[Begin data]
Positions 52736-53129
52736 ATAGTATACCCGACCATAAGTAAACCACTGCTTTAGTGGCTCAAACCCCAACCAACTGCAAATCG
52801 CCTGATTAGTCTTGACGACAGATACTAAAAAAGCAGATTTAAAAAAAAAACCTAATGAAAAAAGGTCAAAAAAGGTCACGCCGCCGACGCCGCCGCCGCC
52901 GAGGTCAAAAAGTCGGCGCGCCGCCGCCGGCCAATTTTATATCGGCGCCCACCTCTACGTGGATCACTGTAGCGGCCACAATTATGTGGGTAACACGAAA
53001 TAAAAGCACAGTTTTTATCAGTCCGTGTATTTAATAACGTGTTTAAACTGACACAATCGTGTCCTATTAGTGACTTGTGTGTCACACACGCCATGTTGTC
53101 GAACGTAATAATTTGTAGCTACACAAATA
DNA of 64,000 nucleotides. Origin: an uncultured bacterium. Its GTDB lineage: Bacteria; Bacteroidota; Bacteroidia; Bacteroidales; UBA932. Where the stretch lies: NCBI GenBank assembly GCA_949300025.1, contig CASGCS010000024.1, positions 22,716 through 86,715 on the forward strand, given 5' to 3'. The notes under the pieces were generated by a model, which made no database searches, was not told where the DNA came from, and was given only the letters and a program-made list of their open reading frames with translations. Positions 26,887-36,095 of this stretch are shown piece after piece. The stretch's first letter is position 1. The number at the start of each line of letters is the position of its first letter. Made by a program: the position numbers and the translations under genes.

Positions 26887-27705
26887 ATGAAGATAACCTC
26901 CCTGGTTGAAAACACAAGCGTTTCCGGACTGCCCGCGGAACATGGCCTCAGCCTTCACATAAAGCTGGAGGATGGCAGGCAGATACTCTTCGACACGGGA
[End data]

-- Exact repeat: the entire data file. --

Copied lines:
Positions 52736-53129
52736 ATAGTATACCCGACCATAAGTAAACCACTGCTTTAGTGGCTCAAACCCCAACCAACTGCAAATCG
52801 CCTGATTAGTCTTGACGACAGATACTAAAAAAGCAGATTTAAAAAAAAAACCTAATGAAAAAAGGTCAAAAAAGGTCACGCCGCCGACGCCGCCGCCGCC
52901 GAGGTCAAAAAGTCGGCGCGCCGCCGCCGGCCAATTTTATATCGGCGCCCACCTCTACGTGGATCACTGTAGCGGCCACAATTATGTGGGTAACACGAAA
53001 TAAAAGCACAGTTTTTATCAGTCCGTGTATTTAATAACGTGTTTAAACTGACACAATCGTGTCCTATTAGTGACTTGTGTGTCACACACGCCATGTTGTC
53101 GAACGTAATAATTTGTAGCTACACAAATA
DNA of 64,000 nucleotides. Origin: an uncultured bacterium. Its GTDB lineage: Bacteria; Bacteroidota; Bacteroidia; Bacteroidales; UBA932. Where the stretch lies: NCBI GenBank assembly GCA_949300025.1, contig CASGCS010000024.1, positions 22,716 through 86,715 on the forward strand, given 5' to 3'. The notes under the pieces were generated by a model, which made no database searches, was not told where the DNA came from, and was given only the letters and a program-made list of their open reading frames with translations. Positions 26,887-36,095 of this stretch are shown piece after piece. The stretch's first letter is position 1. The number at the start of each line of letters is the position of its first letter. Made by a program: the position numbers and the translations under genes.

Positions 26887-27705
26887 ATGAAGATAACCTC
26901 CCTGGTTGAAAACACAAGCGTTTCCGGACTGCCCGCGGAACATGGCCTCAGCCTTCACATAAAGCTGGAGGATGGCAGGCAGATACTCTTCGACACGGGA